This project works best when using the materials shown below. These items can be found in the ArtSkills Premium Artist Case!
Use the color wheel and paint mixing grid to create a variety of hues.
Opaque vs. Transparent Paint
Acrylic paint can be used as opaque (non-transparent) if used straight from the tube, but can become transparent by adding water.
Blending Paints Together
Acrylics dry very quickly, so be sure to blend your colors immediately after laying them down on your surface. Extend your blending time by spritzing water on your painting with a spray bottle.
Adding Texture to Paintings
Using the "impasto technique" will add unique, 3D layers and textures to your painting. To achieve this, use a generous amount of paint on a palette knife and apply thick layers on to your surface.
Begin by painting in the base colors of the zebra (see Ex. A). Use the Value Scale you've created, as well as the Value Key shown above, to create the gray values G8, G3, G1, and G0. Fill in these shapes as labeled on the zebra. Use quick, angled strokes to create a slight fur texture and blend your colors together. Angle your brush to gain more control when painting.
To prevent the zebra from looking flat, create additional colors to layer into the gray values in the fur. Use your Primary Yellow and Burnt Sienna paints to create different hues that will add a dynamic shading effect to the zebra. Lay a light wash of these colors down in the areas of shadow on the zebra's face, neck, and chest. Build darker brown values in the eye to really bring it to life (see Ex. B). Slowly build up these colors until there is a high contrast between the different shades.
With quick strokes, brush Titanium White from the top of the stripes into the black of the mane (see Ex. C). Using values of gray, paint angled strokes on the stripes to create fur texture. Begin with the darkest grays first, then finish with the lightest grays on top. Add more detailed strokes to the inside of the ears with your smallest brush.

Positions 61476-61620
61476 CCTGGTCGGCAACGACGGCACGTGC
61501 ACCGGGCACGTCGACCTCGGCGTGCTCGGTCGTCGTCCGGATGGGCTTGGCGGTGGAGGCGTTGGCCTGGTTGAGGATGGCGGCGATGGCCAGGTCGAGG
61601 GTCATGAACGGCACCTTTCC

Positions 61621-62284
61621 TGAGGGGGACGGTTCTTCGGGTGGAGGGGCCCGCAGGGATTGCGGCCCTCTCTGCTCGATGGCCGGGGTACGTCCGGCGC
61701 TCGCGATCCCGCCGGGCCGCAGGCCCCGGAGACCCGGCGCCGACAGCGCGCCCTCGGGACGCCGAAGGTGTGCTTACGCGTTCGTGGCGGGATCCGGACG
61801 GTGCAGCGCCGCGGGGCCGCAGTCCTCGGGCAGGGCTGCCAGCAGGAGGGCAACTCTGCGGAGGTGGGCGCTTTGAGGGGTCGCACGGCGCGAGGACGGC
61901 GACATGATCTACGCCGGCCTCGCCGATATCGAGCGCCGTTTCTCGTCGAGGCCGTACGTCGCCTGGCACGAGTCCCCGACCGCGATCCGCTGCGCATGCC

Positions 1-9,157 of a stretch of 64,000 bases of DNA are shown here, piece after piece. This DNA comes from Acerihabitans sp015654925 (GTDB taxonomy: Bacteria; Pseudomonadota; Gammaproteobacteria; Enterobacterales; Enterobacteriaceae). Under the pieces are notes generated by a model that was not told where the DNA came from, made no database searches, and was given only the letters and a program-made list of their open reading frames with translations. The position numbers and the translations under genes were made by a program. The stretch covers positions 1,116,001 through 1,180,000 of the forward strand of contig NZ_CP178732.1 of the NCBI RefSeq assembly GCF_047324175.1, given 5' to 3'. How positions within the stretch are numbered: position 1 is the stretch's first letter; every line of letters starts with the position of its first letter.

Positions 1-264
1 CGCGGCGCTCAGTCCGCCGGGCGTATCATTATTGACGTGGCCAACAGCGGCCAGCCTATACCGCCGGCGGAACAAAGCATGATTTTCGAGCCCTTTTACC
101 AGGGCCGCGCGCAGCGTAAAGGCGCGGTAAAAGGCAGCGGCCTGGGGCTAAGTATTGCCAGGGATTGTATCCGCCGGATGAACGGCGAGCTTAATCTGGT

Mix a light purple color and carefully paint a solid background around the zebra (see Ex. D). Before that layer dries, mix a dark purple color and blend it into the light purple. Start from the edges of the paper and work towards the center when blending to create a smooth gradient effect in your shades.
Mix a light blue paint and paint quick brush strokes around the outside of the zebra. Paint strokes of the light blue into the spaces between the mane and the background, so that it appears as though the color is showing through the hairs. Darken and define the crease of the mouth and snout by blending shades of gray into the black. Add depth to the inside of the nostril by mixing a medium shade of gray at the bottom and blending it out towards the center. Once you have completely finished your piece, you may notice that some details of the zebra have been covered up by the background. Use your smallest brush to add back any details that you may have lost. Use very delicate and quick strokes to achieve the finest lines possible for these details.